Cape Fear (1991) – Review

3 Stars

Cape Fear is a mostly successful psychological thriller from Martin Scorsese. This remake of the 1962 film of the same name that starred Gregory Peck and Robert Mitchum, casts Nick Nolte and Robert DeNiro in the same roles, respectively. Re-using a thunderous score from Elmer Bernstein and working from a taunt script courtesy of scribe Wesley Stick, who adapted the original screenplay which was also based on a novel by John D. MacDonald, Scorsese builds a film of increasing intensity until the whole thing gets so over-heated by the final reel that the story veers into melodrama.

14 years ago Max Caddy (Robert DeNiro) was convicted of brutally raping an underage girl, his legal counselor Sam Bowden (Nick Nolte) was appointed by the state and tried unsuccessfully to get the guilty man off. During the course of investigation, Bowden buried evidence that called into question the sexual history of the minor. Sensing that this character flaw may result in letting a predator walk free, Bowden chose to keep these facts under wraps and not submit the discovery as part of the trial. In doing so Caddy was sentence to a long prison term, where his rage boiled every day for retribution against the lawyer and his family.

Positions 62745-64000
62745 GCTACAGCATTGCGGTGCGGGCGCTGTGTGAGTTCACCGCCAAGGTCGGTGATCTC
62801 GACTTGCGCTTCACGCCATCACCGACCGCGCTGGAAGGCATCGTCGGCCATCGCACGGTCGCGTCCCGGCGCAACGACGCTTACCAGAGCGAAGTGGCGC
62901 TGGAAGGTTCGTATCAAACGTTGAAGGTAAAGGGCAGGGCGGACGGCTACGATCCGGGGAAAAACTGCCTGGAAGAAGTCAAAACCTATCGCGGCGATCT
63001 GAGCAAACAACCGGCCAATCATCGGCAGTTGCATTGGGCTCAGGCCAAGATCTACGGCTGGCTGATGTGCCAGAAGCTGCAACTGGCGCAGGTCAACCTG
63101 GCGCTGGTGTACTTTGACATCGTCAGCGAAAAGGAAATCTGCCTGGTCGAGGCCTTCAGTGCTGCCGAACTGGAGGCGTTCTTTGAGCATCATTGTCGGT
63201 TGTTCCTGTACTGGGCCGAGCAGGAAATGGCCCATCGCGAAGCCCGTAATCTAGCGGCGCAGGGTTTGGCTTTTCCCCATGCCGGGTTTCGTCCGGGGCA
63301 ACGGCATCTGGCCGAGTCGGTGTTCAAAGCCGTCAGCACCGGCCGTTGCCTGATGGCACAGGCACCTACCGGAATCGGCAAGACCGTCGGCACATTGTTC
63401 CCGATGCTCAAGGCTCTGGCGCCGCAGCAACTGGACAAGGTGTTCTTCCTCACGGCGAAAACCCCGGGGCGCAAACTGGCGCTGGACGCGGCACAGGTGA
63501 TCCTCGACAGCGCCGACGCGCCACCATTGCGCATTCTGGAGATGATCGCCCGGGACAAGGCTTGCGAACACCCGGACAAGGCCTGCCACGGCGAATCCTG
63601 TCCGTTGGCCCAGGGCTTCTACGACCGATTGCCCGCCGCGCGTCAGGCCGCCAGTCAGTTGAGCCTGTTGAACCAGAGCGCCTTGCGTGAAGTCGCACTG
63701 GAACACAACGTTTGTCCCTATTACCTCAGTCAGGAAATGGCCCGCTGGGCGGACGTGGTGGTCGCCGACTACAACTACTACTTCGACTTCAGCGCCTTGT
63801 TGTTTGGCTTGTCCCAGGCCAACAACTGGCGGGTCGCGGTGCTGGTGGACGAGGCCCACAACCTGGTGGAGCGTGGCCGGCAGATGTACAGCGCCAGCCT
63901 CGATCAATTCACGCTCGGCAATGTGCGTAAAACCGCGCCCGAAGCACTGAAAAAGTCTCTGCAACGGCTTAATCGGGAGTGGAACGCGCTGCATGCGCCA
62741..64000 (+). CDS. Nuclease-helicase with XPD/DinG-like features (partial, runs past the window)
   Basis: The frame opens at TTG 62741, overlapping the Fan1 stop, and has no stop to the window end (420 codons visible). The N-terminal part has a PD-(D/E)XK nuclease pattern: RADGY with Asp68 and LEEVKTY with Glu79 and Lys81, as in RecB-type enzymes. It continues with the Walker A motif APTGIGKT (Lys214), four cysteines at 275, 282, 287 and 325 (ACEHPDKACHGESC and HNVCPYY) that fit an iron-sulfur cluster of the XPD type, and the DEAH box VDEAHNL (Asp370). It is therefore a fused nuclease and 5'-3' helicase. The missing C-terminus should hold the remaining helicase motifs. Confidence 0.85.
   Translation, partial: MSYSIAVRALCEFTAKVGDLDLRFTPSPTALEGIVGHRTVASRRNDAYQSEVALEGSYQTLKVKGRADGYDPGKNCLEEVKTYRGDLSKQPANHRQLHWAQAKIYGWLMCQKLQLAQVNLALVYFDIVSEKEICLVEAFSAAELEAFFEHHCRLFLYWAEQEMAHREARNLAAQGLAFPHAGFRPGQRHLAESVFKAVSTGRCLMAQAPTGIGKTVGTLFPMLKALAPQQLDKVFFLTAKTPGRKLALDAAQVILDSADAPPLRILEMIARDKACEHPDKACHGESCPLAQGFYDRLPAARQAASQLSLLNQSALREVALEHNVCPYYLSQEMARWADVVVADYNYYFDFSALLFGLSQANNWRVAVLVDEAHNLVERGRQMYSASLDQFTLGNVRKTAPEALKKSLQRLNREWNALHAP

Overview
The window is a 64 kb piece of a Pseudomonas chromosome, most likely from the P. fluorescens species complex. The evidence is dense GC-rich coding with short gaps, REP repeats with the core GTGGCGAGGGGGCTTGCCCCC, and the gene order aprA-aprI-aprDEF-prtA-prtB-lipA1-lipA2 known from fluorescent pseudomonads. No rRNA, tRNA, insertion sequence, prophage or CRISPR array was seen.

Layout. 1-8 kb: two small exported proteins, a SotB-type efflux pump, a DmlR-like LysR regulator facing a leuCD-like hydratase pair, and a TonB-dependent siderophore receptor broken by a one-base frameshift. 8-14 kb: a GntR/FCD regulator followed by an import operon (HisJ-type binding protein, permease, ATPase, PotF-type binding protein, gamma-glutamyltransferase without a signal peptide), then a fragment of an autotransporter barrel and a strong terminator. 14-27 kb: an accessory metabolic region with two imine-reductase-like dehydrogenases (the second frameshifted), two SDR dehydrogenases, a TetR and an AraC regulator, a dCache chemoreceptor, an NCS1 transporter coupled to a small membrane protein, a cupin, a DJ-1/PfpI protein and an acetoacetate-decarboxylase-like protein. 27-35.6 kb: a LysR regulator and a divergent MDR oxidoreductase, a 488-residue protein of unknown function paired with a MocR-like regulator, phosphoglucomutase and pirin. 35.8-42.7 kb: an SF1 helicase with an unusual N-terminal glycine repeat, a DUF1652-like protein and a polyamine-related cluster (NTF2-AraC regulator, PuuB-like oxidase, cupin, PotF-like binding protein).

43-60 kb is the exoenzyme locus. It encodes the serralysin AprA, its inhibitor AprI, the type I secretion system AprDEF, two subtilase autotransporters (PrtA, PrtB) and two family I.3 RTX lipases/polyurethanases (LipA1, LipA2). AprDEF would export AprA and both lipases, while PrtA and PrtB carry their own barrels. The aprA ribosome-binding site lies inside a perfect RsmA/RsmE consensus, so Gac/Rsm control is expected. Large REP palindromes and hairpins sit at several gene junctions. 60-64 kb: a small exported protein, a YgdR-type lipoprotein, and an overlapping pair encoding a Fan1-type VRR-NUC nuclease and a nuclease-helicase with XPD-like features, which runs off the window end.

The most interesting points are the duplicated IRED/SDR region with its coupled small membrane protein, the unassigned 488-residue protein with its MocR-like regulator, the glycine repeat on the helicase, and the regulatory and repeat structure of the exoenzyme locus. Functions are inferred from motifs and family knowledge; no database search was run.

Now free on probation, Caddy’s personal mission is to antagonize and frighten Bowden’s family (Jessica Lange and Juliette Lewis) until they come unglued. The situation escalates from small annoyances to trespassing, into full-blown homicidal rage. The police are helpless and Bowden must depend on himself to protect his loved ones from the ever lurking and very dangerous ex-con.

Scorsese’s tendency to go overboard is realized both figuratively and literally in the film’s over-the-top finale set on a houseboat in a raging storm. DeNiro’s quirky portrayal of the loony Max Caddy is a sight to behold. His scene with the young Juliet Lewis is disturbing and masterfully acted, directed and edited. Scorsese is a known film buff and his love for the source film is palpable, this retooling isn’t always successful, (particularly when it uses old-fashioned techniques that are simply outdated and awkward), but it has its own personality and (guilty) pleasures for audiences in the right mood.

Director: Martin Scorsese
Stars: Robert De Niro, Nick Nolte, Juliette Lewis,

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